Police tactics in question over plan to 'burn killer out of cabin'
POLICE tactics were questioned yesterday after officers were recorded apparently discussing a plan to burn down a cabin, where America's most wanted man made his last stand.
Christopher Dorner, a former Los Angeles Police Department officer who threatened to wage "war" against former colleagues, died on Tuesday night after a firefight in snowy woodland in California. He and Swat teams exchanged an estimated 500 rounds, with one police officer killed and another injured.
Radio activity emerged that featured an officer ordering colleagues to "burn it [the cabin] down" and a voice saying: "We're gonna' go forward with the plan, with the burn." One officer was heard saying: "Seven burners deployed and we have a fire. We have fire in the front. He might come out the back."
"Burners" is a term sometimes used by police to refer to tear gas canisters.
A television station also broadcast what appeared to be an officer at the scene saying: "We're going to burn him out," and "burn that house down".
A former FBI assistant director, Tom Fuentes, told CNN: "It's clear there will have to be some further explanation."
He said officers may have set fire to one corner of the building in an attempt to force Dorner out the other side. Police used an armoured vehicle to break the cabin windows, threw in gas canisters, and told Dorner to "surrender or come out" on a megaphone.
The vehicle tore down each of the cabin's four walls. One shot was heard inside and flames leapt from the building, suggesting that Dorner may have set the lodge on fire and committed suicide. Tests will determine whether he died from a gunshot wound or the flames.
A charred body was later found in the basement of the cabin. Dorner's driving licence was found in the wreckage.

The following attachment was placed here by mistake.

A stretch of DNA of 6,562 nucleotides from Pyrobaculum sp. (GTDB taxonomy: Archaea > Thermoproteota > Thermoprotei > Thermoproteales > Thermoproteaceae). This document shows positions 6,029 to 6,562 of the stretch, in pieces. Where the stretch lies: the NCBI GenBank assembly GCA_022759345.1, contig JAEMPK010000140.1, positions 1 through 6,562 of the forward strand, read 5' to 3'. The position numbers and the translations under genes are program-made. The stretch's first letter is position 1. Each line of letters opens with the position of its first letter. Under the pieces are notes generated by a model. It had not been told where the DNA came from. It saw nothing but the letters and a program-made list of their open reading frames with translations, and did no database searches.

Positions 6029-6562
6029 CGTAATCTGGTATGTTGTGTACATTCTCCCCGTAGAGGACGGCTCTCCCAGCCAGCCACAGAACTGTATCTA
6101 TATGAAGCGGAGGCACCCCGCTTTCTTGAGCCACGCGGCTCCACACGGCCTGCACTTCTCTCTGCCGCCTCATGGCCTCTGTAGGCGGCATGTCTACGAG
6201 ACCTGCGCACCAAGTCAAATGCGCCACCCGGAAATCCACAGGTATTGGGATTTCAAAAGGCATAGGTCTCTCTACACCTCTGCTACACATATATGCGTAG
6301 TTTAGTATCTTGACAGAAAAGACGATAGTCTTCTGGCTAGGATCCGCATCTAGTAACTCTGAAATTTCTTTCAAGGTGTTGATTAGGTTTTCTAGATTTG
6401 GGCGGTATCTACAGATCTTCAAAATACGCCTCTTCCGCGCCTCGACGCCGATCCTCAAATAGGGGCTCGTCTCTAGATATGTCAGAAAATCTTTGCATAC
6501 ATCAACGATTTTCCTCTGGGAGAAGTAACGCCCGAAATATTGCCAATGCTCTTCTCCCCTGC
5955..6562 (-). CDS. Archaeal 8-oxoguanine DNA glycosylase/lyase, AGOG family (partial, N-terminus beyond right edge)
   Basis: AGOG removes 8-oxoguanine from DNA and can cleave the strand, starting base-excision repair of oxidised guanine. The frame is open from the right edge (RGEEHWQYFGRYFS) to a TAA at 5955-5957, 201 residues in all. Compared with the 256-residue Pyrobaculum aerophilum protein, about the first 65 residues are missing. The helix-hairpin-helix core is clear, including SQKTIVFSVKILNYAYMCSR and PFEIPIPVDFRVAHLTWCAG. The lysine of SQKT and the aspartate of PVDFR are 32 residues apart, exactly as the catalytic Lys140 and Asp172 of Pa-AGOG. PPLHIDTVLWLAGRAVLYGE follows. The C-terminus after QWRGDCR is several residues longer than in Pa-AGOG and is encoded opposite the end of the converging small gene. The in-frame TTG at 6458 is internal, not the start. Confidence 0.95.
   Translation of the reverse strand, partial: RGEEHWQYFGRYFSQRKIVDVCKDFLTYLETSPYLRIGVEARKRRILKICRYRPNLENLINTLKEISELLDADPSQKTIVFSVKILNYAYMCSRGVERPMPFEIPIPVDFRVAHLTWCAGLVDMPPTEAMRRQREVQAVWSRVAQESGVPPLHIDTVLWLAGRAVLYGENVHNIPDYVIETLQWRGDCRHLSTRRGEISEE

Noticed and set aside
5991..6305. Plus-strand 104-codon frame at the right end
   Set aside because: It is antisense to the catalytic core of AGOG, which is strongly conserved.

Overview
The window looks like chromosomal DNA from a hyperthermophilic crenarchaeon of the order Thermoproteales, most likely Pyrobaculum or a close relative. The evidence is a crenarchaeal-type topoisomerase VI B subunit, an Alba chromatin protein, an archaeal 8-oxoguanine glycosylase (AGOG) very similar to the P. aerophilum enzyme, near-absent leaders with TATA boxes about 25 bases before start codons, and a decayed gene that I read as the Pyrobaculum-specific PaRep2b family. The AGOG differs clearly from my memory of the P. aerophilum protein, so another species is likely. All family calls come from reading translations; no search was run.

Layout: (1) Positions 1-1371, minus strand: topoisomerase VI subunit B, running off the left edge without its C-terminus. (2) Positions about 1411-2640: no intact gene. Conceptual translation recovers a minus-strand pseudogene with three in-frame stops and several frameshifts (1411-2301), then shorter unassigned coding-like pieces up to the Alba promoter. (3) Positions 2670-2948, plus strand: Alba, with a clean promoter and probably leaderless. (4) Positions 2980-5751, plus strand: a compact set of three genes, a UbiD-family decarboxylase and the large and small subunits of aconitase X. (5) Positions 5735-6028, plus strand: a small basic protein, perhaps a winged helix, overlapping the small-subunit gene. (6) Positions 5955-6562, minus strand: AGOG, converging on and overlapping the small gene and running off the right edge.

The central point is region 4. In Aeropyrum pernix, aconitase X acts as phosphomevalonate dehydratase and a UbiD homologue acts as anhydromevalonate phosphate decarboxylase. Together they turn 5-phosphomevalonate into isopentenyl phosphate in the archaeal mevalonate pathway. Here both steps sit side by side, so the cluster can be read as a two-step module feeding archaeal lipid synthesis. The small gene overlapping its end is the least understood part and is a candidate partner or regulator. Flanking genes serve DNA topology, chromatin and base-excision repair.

A police spokesman, Cindy Bachman, said: "We had reason to believe that that was Christopher Dorner."
The denouement came after it emerged that Dorner, a 19 stone, former American football player and Navy reservist, was hiding in the small community of Big Bear Lake, 100 miles from Los Angeles.
He was living in an empty cabin, within walking distance of where police found his pickup truck with a broken axle last Thursday.
Dorner was soon spotted by a warden from the California department of fish and wildlife. He sped off and crashed the car before stealing a truck being driven by a Boy Scout leader, Rick Heltebrake.
"He had an assault, sniper-type rifle," said Mr Heltebrake. The warden saw the truck seconds later and exchanged fire with Dorner.
Dorner left the vehicle and fled into the woods, retreating to the cabin in Seven Oaks, a fishing spot on the banks of the Santa Ana River, where he was besieged and died.Dorner was sacked from the police five years ago for allegedly making false statements about another officer.
In an online manifesto, he claimed to be the victim of racism from colleagues and predicted that he would die violently. On Feb 3 he shot dead Monica Quan (28), the daughter of a police captain who represented him at the tribunal when he was sacked. He also killed Miss Quan's boyfriend and a police officer.
He had threatened to kill police officers and 50 LAPD officers and their families had been placed under guard. (© Daily Telegraph, London)